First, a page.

In the Footsteps of Our Immigrants has been running for the past two years, and it is rooted in community-engaged practice. It is created and played by actors and youth from various ethnic, religious and cultural backgrounds who are interested in sharing their experiences as they navigate through the worlds of migration and resettlement in Victoria, Canada. There is an interactive session at the end of the play to engage the audience in the dialogue. Later became part of The Onion Theatre Project, the play originally came into being as a result of a collaborative arts project that involved diverse local partners, which are the Victoria Immigrant Refugee Centre Society, British Columbia Arts Council, the City of Victoria, District of Saanich and the University of Victoria. During the week of the World Refugee Day 2018, we performed the play at Cedar Hill Rec Centre, Victoria City Hall, Claremont Secondary School, and the University of Victoria. At the beginning of this collaboration, as a co-visioner and the director of the play, as well as the project itself, I was interested in community building, and using theatre to create safe and positive spaces for having courageous conversations. Our process involves using the people that are here and creating a space where all our voices can be heard in unique and different ways. We provide a space to critically and creatively explore these diverse topics and examine what they mean to us. Facilitating an atmosphere to support and mentor immigrant youth is important to me.
This article focuses on the first version of the play, which was performed in 2017 by eleven artists, consisting of fifth generation Canadians, US-Canadian of Guyanese descent, refugee youths from Syria, and international students from Nigeria, Thailand, Hong Kong, China and Israel. The rest of the article focuses on my reflection as the facilitator-director of the project. I engage Benedict Anderson’s (1991) notion of “Imagined Communities” to critically investigate migrants’ experiences through participants’ stories.
Materials and Methods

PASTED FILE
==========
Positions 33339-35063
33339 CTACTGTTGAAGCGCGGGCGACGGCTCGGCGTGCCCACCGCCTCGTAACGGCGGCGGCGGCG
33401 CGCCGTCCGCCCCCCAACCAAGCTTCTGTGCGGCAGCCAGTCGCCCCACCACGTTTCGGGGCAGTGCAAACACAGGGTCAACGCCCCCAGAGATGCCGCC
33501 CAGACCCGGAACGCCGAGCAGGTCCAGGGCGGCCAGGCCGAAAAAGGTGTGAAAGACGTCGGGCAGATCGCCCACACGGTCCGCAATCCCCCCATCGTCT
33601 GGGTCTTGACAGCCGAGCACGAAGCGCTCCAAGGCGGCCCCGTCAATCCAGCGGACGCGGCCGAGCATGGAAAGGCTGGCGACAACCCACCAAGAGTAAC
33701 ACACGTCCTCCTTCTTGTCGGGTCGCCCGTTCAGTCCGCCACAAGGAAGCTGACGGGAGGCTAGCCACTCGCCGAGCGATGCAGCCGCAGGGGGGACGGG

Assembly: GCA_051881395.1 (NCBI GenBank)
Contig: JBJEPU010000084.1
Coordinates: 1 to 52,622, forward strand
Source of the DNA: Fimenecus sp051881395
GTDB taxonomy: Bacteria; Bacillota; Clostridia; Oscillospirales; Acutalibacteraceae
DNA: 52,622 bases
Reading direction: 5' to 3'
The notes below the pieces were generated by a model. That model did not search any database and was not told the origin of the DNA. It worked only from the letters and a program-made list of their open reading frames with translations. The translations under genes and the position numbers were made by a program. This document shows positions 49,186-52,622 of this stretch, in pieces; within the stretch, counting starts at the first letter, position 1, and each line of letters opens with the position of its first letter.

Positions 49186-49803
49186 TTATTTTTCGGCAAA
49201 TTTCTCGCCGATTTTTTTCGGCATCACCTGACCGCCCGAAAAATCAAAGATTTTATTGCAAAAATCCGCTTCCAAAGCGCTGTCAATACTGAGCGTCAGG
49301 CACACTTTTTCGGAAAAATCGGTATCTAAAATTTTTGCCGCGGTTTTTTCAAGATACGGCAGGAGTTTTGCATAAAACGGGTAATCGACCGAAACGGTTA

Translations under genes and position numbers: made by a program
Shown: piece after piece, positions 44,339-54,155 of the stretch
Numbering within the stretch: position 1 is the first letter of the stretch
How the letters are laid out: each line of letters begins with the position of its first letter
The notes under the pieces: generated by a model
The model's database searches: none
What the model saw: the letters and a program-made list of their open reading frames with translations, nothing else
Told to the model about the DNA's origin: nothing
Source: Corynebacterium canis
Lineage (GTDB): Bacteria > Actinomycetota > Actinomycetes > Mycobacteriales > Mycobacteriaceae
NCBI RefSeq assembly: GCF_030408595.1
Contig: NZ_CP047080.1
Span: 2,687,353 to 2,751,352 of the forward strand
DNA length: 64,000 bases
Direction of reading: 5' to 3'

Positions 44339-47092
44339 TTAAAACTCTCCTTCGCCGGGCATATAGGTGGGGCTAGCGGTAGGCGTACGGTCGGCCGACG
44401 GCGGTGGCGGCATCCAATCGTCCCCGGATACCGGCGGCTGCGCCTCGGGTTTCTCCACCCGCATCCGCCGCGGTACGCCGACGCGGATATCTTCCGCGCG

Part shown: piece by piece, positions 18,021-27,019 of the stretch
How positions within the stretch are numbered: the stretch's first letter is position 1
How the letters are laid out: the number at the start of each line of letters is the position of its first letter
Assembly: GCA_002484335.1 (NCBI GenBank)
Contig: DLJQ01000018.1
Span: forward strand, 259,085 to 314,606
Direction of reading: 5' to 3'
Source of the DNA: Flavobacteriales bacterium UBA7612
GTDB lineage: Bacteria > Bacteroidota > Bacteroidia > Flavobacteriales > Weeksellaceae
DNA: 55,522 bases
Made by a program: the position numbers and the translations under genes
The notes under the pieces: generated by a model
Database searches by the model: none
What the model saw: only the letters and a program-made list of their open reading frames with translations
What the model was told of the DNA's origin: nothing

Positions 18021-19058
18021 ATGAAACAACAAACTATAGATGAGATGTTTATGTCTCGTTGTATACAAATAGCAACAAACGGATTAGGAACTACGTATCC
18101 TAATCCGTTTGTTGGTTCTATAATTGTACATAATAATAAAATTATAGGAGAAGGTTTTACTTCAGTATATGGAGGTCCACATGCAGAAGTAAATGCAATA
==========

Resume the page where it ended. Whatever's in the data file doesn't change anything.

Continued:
The play process involved recruiting individuals who were interested in the themes of migration and displacement or have had experiences as migrants or refugees. I understand that this type of theatre (applied theatre) is not focused on training professional actors but rather aims to give community members an opportunity to participate in a play creation process for the purpose of having self-expression. Therefore, what I was looking for as I interviewed potential participants/actors was a personal connection to the theme, an interest in and commitment to the process, and a curiosity to explore different art forms. My approach was participatory as I asked participants to prepare a personal item that could facilitate conversation. They were also invited to bring rehearsal quotes, pictures, news articles, poems or a piece of music, etc. At the beginning of the project, I facilitated a series of discussions to provide a space for the participants to express themselves through words before moving to non-verbal communication – through art forms. At the beginning of every rehearsal, we would warmup with games and exercises to get ready for the meeting. At the first meeting of participants, I asked questions that guided our deliberations: ‘What theme would you want to explore?’ ‘What kind of artistic form are you interested in using to express your ideas?’ Participants were interested in exploring diverse themes ranging from language barrier and psychological needs to working as these themes affect refugees and immigrants. Language barrier was important because reports show that many refugees and immigrants face the problem of language barrier, especially with regards to accent (Banerjee, Reitz and Oreopoulos, 2018). From personal interviews with refugees in another project, I found another common theme to be the need for work, which is a means for self-assertion; labour and dignity are deemed connected and seen as an opportunity to make a difference and have financial resources.6 Working is not only important to citizens and settlers; it is an essential part of refugees’ and immigrants’ lives, as well. The need to explore the theme of working also came out of the narrative that refugees are parasitic, only wanting to take from their host community. We wanted to provide an alternative narrative and encourage people to see refugees as working people in their various countries before the war.